Nitrate, NO3-, and nitrite, NO2-, are the two most common nitrogen oxyanions. Nitrate is more stable than nitrite. This stability difference is the reason why nitrates are less reactive than nitrites. Nitrate and nitrite are, therefore, used for very different applications.

Nitrate, NO3-, is a stable oxyanion with a high solubility in water. The high solubility of nitrates makes them an important part of fertilizers, as plants can easily absorb dissolved species. The acid of nitrate is called nitric acid, HNO3. The high solubility of nitrate makes nitric acid a strong acid. Therefore, nitric acid used to be known as aqua fortis - strong water - and can dissolve silver but not gold. As a result, aqua fortis can separate these two precious metals from each other, just like the alchemists tried to achieve with the philosopher's stone.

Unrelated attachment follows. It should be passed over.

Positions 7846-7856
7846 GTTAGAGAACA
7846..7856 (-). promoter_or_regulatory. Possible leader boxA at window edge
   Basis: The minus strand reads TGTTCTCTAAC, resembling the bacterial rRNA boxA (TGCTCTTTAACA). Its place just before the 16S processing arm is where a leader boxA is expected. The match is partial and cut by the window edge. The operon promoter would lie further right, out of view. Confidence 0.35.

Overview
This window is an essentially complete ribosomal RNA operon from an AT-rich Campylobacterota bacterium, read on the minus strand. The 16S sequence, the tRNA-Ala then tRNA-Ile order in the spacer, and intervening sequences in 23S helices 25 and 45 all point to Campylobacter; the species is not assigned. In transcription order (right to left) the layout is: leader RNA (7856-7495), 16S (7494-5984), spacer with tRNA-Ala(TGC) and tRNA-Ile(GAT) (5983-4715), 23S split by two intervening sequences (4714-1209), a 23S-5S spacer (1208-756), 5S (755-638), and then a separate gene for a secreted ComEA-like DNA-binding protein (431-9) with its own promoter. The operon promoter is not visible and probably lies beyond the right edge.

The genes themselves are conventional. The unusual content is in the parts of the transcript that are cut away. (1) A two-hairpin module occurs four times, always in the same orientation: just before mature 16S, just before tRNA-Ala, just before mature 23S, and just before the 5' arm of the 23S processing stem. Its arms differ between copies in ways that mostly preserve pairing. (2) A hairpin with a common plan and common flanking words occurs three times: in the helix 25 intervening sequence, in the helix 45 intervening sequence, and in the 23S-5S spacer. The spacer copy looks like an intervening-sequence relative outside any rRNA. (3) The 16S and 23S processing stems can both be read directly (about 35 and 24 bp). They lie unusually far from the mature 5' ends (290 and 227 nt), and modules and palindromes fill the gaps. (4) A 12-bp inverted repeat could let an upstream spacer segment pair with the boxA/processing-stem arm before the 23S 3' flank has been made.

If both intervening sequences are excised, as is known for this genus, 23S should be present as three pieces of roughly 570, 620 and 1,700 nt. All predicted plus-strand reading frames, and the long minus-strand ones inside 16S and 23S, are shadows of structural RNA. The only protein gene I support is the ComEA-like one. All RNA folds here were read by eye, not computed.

Nitrite, NO2-, is more reactive than nitrate. It tends to react in ways that inhibit bacterial growth - without forming very harmful substances in the process. This combination means it is useful in food preservation, e.g. when curing meat. The nitrite gives the meat a nice pink color along with a savory flavor. The corresponding acid of nitrite is nitrous acid, HNO2. In the same way that nitrite will give a pink color to meat, nitrous acid will produce various colors when mixed with organic molecules. Therefore, nitrous acid is part of the Liebermann reagent, which we use for detecting drugs.